Why Safia Minney is calling for SDG18 – to be added to the Sustainable Development Goals (SDGs)

Safia Minney writes:

“An additional Sustainable Development Goal: #SDG18, would recognise the power of communications, media, education, and activism to promote the existing 17 SDGs (Sustainable Development Goals).”

 

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The power of the advertising and creative industries

What IF we could harness even 10% of the power of the advertising and creative industries for sustainability and social justice? Haven’t we made and sold enough fast fashion, micro-fibres, single-use plastics, fossil-fuel based, soil and soul destroying products? What IF advertising and creativity could be used ethically for social and environmental good to challenge, inspire, and change thinking, behaviour, and systems for the way we live? The old paradigm is shifting and we need higher public awareness and education to build inclusive solutions and promote sustainable living and business practices – and to create political will in government to make changes and AT SCALE.

Many of us are frustrated that we are not shouting about the crisis that humanity is facing. People, especially supposedly educated people in the first world, should no longer be complicit – run-away global warming threatens the existence of human civilisation and in our lifetimes. And yet we don’t ‘know’ about it? Because we don’t feel that anyone has ‘told us’? This is in part denial, it’s not nice to think that maybe it’s already too late, or as my 6 year old step-daughter sobbed after watching a video on climate change and mass extinction, “but I’ll only be 16 when that happens”.

Beyond denial, there’s a sense of disbelief, that if the advertising industry is prepared to go to such lengths to seduce us to buy this or that product, why, if it’s a matter of life or death of you and your family, would no one look you in the eye and tell you “sorry, there’s been a major miscalculation of resources and unless we change the way we live and work now, we will lose everything we love, but there may be another way”. There are many psychological reasons for denial and vested interests in the status quo, etc. and we need courage and a positive vision for a better future to move beyond. We need to raise awareness and support the growing campaigns for climate change action and put pressure on our governments to meet and exceed promised emissions reductions and hold businesses accountable to the SDGs. We need to enforce laws.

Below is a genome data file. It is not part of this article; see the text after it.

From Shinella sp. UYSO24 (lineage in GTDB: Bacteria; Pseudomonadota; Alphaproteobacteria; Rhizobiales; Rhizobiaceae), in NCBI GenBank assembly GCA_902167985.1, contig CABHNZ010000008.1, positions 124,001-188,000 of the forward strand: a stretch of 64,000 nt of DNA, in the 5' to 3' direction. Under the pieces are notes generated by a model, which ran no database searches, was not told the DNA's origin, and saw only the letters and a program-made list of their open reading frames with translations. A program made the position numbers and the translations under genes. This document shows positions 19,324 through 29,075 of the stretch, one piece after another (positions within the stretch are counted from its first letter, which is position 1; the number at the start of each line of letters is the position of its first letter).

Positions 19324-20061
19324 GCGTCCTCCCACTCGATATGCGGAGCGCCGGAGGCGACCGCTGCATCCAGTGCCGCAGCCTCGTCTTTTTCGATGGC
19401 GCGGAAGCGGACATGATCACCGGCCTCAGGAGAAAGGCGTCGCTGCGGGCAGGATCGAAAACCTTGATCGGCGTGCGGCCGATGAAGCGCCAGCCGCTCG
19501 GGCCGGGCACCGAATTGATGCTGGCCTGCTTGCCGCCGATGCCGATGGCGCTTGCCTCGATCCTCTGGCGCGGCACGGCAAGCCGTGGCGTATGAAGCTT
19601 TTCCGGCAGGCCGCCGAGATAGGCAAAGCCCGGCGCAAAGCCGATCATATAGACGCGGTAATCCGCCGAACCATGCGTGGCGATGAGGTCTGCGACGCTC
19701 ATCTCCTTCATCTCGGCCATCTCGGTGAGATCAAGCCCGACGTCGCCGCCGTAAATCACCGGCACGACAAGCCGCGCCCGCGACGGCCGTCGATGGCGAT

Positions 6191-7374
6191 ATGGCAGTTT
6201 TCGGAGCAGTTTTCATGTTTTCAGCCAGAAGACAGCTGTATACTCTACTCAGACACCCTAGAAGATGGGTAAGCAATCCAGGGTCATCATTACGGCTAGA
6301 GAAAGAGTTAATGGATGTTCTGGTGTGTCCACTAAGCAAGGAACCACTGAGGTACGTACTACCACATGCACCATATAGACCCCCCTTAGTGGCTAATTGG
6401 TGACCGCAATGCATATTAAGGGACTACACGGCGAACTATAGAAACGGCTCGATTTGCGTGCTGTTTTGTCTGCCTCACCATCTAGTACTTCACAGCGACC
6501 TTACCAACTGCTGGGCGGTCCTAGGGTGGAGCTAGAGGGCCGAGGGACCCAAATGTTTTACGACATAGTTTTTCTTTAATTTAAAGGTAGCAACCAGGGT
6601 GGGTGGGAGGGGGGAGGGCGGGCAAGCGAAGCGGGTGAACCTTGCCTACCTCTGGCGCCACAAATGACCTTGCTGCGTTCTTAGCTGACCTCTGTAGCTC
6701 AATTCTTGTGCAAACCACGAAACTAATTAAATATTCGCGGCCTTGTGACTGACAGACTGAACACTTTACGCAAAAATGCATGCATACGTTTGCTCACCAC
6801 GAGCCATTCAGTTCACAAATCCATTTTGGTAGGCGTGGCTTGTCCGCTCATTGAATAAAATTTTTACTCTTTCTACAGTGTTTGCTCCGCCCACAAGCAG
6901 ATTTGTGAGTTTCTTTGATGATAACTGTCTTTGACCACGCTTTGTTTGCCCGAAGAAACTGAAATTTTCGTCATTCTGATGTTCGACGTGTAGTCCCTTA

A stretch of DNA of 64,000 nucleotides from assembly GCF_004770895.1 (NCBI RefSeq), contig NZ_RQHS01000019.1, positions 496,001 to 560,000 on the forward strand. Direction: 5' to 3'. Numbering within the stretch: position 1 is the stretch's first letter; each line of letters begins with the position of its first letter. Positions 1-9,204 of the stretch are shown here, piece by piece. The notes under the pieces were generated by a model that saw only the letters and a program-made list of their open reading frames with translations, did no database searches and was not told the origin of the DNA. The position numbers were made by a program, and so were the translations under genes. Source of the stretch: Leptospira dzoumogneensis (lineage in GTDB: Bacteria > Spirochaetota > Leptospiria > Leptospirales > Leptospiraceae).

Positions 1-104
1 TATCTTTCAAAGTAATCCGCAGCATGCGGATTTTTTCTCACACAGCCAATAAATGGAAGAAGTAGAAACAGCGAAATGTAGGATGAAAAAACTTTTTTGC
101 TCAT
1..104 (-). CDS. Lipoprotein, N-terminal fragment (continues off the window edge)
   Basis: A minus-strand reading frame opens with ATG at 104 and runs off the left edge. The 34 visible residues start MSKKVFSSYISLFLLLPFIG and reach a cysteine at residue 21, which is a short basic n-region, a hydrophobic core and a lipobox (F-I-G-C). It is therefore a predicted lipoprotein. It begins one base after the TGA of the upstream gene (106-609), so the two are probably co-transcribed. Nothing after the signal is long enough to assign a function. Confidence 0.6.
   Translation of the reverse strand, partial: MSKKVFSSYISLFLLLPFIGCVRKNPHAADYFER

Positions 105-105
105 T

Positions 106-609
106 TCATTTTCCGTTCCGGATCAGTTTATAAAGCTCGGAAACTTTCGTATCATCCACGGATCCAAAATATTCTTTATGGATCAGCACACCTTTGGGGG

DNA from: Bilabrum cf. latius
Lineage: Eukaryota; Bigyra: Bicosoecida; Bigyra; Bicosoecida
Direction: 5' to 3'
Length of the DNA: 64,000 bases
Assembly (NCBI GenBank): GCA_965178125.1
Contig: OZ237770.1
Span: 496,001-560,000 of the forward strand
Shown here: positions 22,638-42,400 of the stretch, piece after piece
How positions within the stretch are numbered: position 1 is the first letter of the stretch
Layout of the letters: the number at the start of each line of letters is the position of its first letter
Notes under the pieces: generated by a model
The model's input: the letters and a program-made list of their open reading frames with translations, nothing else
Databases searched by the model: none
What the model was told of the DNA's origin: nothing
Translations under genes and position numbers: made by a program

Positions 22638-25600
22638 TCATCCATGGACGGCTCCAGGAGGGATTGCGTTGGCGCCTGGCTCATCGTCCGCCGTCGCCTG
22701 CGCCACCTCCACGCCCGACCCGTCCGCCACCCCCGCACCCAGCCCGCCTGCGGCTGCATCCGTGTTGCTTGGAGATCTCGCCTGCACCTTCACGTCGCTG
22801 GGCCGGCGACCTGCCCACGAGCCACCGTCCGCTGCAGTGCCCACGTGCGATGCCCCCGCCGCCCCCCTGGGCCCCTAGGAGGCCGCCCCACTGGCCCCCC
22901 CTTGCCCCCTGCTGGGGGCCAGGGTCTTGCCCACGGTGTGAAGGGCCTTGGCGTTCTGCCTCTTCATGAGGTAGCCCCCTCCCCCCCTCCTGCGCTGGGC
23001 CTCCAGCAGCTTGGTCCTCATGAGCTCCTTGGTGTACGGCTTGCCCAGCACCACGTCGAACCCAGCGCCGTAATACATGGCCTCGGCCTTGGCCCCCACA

We have a crisis on our hands and we are pretending that sustainability is a nice thing to do. It’s not nice – it’s essential to our continued existence; it’s an imperative! There are still companies out there who think that this is all about CSR (Corporate Social Responsibility), which went out in the 90s. This is about sustainability, which means doing what we can now to sustain some human life. Scientists argue that we are already in the Earth’s sixth mass extinction event and that we, along with many other species, are unlikely to survive. And what are we doing? There are no public announcements, no sirens, no major shifts in politics or public and private sector leadership. SDG18 would recognise that we need to hold up a maga-phone to the SDGs to educate all, create the will to shift our economy, and share best practices. There are many creative and communications professionals out there who would love to use their skills for sustainability and social justice.

The SDGs are great but the man at the bus stop thought I was referring to sexually transmitted diseases. My doctor hadn’t heard of them and nor, based on my consulting experience to date, do the buyers and sourcing professionals of most fashion-related companies. We have these great goals but most governments aren’t promoting them, let alone forcing businesses to act in accordance with them.

We desperately need vision creators and communicators to give us not only the education and motivation to move out of denial, but also to show us what an opportunity this is to develop a much fairer world, one where our fundamental interconnectedness, with each other and with the planet, is central to our happiness and mutual prosperity.

SDG18 Safia Minney

Why I care…

25 years ago, I founded called Global Village in Japan, and used my background in communications, PR and media to campaign for sustainability and social justice. We called for Fair Trade, corporate responsibility, accountability and transparency. We ran rallies and protests, submitted petitions on trade issues to the WTO, made short films, ran panel discussions and workshops on sustainable living, social justice and human rights. We ran fashion shows, hunger banquets and brought together a community of change makers from our fair trade partners in Asia, Africa and Latin America to local regenerative culture initiatives and local currencies. We worked with local organisations and social entreprises. Out of Global Village came the fashion company, People Tree, and People Tree products and shops brought this new thinking to supply chains, to our customers, and to a wider public and business community.

Yes, we did try to maximise positive social impact. We did significantly reduce environmental impact through Fair Trade and sustainable design and production practices. But those things have never been enough. We need to fight the causes of environmental destruction, social injustice, and climate change – and we need the political will to hold companies accountable; enforce laws, meet the carbon emission pledges – and for that, I believe direct action and campaigning like the school strikes last Friday, (which brought together 1.5 million young people), and Extinction Rebellion’s 15th April fortnight of action, will help us begin to hear the shouts of “CRISIS!” from the roof tops.